Recently EPA sent email reminder notices to companies who submitted 2018 and 2019 Toxic Release Inventories under EPCRA Section 313. These reminders were about the regulation’s annual supplier chemical notification requirements for those companies who process or manufacture chemicals or chemical mixtures.
This annual notifications rule can be found at 40 CFR § 372.45.
Who Does This Affect?
- SIC codes 20-39 (or NAICS codes corresponding to those SIC categories), and…
- You manufacture (including import) or process a toxic chemical on the EPCRA Section 313 list, then…
- You sell/distribute that chemical under a trade name, or sell/distribute a mixture containing one or more of these chemicals.
Suppliers who are not required to complete a Toxic Release Inventory can still qualify for this rule. They would still need to notify if they meet those 3 criteria.
An annual notification must be sent with the first shipment of the chemical sent within the calendar year. The notice needs to include the following information:
- A statement that the mixture or trade name product includes a toxic chemical listed pursuant to EPCRA section 313 or 40 CFR Part 372;
- The name and, if applicable, associated CAS registry number of each listed chemical, and;
- The percentage by weight of each listed chemical in the mixture or trade name product.
The chemical notification can be a letter, a label or a written notice within the shipping papers. It may accompany and be attached to the product’s SDS, but an SDS alone will not suffice if the SDS is missing the required notification information. If your SDS has the required information on it, that can be used for the first shipment. Then in subsequent years, a letter referencing the previous year’s SDS would suffice as long as the customer still has the most current version of your SDS. If an SDS is not required for your chemical, you can send the notification on a separate written notice.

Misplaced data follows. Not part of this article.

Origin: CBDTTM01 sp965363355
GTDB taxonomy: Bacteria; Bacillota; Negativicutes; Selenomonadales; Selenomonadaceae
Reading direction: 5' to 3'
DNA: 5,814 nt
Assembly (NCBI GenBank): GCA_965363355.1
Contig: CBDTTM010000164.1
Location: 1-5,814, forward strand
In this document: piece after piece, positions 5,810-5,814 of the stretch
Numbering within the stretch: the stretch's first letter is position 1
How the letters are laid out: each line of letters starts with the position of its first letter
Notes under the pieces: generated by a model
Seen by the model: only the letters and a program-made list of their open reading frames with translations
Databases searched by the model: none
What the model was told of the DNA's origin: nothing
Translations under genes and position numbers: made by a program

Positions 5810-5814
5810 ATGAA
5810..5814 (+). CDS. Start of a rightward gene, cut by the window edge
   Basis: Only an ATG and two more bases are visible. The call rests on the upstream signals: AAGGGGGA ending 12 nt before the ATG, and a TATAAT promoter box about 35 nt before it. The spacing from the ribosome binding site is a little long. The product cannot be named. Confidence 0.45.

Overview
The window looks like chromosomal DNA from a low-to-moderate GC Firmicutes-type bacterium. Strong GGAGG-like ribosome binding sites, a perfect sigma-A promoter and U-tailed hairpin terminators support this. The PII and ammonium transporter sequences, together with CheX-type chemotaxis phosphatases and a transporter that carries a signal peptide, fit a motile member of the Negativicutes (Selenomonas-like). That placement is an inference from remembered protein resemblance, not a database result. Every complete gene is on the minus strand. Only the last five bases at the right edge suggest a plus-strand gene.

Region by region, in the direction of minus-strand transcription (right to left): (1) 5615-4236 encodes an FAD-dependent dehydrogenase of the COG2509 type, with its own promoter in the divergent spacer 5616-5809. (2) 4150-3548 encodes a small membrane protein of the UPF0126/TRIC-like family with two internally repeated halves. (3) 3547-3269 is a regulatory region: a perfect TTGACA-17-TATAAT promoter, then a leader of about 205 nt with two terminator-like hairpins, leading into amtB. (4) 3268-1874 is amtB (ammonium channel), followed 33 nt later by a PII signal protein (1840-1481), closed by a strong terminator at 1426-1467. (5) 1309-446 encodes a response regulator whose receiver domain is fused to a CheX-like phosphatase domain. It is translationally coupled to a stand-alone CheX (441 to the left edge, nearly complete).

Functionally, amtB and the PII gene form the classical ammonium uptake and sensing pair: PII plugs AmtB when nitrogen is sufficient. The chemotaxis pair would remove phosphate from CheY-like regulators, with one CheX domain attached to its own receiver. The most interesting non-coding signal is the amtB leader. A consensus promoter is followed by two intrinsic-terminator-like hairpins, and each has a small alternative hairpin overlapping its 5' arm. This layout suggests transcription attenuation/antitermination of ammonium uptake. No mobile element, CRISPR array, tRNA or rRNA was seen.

If you have any changes or updates to the information for the notice, you need to send out a revised notice within 30 days of that change. If find that you had errors in your notice, you’ll need to send a revised notice listing the shipment dates that the new correct data would cover.
There are a few exclusions to this rule, including:
- Not falling within those specific SIC/NAICS codes.
- The chemical is a result of a chemical reaction from two or more chemicals mixed. You do not have to notify in this case because it would not be considered a mixture anymore.
- If the chemical is prepared for consumer use, you don’t have to notify. However, if you prepare a version for consumer use in one type of packaging, but provide an industrial version in a different quantity or packaging, then you would have to notify.
- The quantity of the toxic chemical is below the de minimis level (1% or 0.1% for OSHA carcinogens).
- It’s a waste.
If your company does not fall within the SIC/NAICS codes or you just repackage the chemicals (not manufacture them), and you receive notifications from your suppliers, you should forward on those chemical notifications with the EPCRA Section 313 chemicals you send to users who would be covered under these codes.
You’re required to keep the following records for 3 years:
- Notifications sent to recipients;
- All supporting materials used to develop the notice;
- If you are claiming a trade secret, a record of why it’s considered a secret and why the generic name you can use in your notification is appropriate; and,
- If the concentration is a trade secret, record explanations of why it’s a secret and the basis for the upper bound concentration limit you’re allowed to use is appropriate.